Centennial Park (top) and Irishtown Nature Park (bottom), Moncton, 09 Oct 2017 (Dearing)
Mother Nature is putting on a great show this autumn with brilliant hues of red, yellow and orange throughout Southeast New Brunswick.
The tourism department says fall colours have reached their peak across northern New Brunswick and are near peak in the rest of the province.
On Thanksgiving Monday, I had a chance to capture images of the amazing fall foliage in Greater Moncton at Centennial Park and Irishtown Nature Park.
Aboiteau Beach, Cap-Pele, NB, 08 Oct 2017 (Dearing)
The jet stream brought warm southerly air into the Maritimes allowing temperatures in Southeast New Brunswick to climb into the 20s this Thanksgiving weekend.
Environment Canada says Greater Moncton reached a daytime high of 20.2 C on 07 October, 23.7 C on 08 October (near the record of 23.9 C from 1970), and 22.9 C on 09 October.
Given the autumn warmth, I couldn’t resist a visit to Aboiteau Beach (and neither could a handful of others) which was near 24 C under a mostly cloudy sky and it was quite windy.
Greenwood, Nova Scotia was the hot spot in Canada hitting 26 C for two days in a row.
Canadian Hurricane Centre image, 12PM ADT, 08 Oct 2017 (EC)
After striking land in Louisiana and later in Mississippi early today, Hurricane Nate has weakened to a tropical storm as it heads inland over the Southeastern United States.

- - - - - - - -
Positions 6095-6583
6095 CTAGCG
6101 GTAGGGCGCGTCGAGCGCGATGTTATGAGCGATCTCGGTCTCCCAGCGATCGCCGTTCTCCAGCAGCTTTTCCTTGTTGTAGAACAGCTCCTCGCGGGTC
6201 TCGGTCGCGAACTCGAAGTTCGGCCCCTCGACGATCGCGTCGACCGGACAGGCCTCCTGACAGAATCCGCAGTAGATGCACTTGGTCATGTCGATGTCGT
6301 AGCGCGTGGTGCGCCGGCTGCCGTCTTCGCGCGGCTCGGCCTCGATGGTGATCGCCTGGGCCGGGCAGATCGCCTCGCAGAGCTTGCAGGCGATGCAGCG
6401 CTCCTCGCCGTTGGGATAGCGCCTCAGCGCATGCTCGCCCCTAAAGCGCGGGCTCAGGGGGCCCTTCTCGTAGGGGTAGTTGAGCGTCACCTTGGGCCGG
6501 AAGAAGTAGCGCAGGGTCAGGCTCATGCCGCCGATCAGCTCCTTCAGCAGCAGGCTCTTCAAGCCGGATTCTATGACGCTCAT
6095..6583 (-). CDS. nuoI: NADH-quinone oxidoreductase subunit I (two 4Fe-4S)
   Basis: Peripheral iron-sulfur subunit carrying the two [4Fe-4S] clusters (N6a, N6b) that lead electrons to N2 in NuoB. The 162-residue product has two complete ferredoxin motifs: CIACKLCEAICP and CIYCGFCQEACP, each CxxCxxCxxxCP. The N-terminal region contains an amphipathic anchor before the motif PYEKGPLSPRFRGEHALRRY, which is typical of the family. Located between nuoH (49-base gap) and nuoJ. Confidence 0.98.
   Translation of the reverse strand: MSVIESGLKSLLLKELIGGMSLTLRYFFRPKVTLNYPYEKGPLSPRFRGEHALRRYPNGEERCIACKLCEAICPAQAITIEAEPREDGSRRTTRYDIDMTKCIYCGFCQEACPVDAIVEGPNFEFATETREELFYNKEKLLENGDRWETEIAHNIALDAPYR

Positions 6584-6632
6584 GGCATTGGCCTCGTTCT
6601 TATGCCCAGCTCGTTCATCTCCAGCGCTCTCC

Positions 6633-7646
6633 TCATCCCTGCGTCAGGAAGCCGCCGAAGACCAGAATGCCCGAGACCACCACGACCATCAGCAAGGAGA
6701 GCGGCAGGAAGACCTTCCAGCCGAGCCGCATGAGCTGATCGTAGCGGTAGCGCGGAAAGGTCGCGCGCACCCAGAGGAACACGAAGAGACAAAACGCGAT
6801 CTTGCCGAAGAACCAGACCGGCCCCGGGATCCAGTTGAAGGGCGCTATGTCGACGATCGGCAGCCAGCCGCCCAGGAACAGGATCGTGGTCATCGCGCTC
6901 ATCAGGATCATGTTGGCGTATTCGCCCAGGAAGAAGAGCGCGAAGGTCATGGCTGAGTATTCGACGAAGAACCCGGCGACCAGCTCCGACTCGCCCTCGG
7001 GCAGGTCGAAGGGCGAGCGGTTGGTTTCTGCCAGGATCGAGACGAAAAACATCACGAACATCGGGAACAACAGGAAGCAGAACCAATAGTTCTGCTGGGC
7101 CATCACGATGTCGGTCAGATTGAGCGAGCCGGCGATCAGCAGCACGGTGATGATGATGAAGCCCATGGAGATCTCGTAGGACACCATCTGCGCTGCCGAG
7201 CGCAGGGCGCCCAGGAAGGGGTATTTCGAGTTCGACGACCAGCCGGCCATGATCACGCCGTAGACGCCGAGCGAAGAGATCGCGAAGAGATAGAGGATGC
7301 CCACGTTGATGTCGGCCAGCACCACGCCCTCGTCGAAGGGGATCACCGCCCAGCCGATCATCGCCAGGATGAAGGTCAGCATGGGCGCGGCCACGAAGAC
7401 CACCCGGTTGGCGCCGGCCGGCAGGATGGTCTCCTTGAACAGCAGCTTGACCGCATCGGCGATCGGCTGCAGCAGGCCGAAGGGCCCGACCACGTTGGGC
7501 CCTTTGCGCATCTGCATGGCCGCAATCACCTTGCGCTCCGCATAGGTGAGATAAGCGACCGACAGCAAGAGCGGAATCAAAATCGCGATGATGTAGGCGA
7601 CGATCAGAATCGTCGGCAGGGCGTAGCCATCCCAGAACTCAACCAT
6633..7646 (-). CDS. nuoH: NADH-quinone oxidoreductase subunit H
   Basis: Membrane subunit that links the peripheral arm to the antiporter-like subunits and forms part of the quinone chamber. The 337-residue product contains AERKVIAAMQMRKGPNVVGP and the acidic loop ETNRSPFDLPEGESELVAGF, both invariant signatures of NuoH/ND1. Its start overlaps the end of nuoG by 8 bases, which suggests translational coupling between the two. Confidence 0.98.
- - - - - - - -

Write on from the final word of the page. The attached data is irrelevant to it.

Sustained winds of 140 km/h had dropped to 70 km/h after landfall but storm surges caused flooding along the Gulf coast and more than 200 mm of rain could fall in some areas.
Nate originated in the southwestern Caribbean Sea and claimed more than 30 lives in Central America before moving northward.
The Canadian Hurricane Centre has issued a tropical cyclone statement for Southern Ontario with remnants of the storm expected to bring up to 40 mm of rain on Thanksgiving Day.
A stream overflows in north end Sydney, NS, 11 May 2017 (Cape Breton Post)
Parts of Cape Breton Island were flooded by a deluge of rain barely six months ago – Thanksgiving weekend – and this week it’s happening again.
The ground is saturated with water after more than 160 mm of rain since the weekend and some Sydney residents are dealing with flooded basements.
Rain and snow melt from the Cape Breton highlands is being blamed for washouts along sections of the Cabot Trail and its side roads.
Road crews are working overtime making repairs before the busy tourism season begins in a few weeks.
RCMP officer in burnt neighbourhood, Fort McMurray, AB, 05 May 2016 (Alberta RCMP)
From the horrible wildfires which destroyed parts of Fort McMurray, Alberta to the winter that wasn’t to a warm, dry summer which led to drought in areas of Eastern Canada, 2016 was certainly noteworthy for major weather events.
- Fort McMurray’s “Fire Beast”
- Super El Niño Cancels Winter – 2nd warmest Canada-wide ever
- August Long Weekend Storm on the Prairies… Big and Costly
- A Summer to Remember in the East
- November’s Heat Wave and December’s Deep Freeze
- Arctic Sea Ice Going, Going… Break-up earlier/Freeze-up later
- Wild Summer Prairie Weather
- A Tale of Two Springs – Cold East and Warm West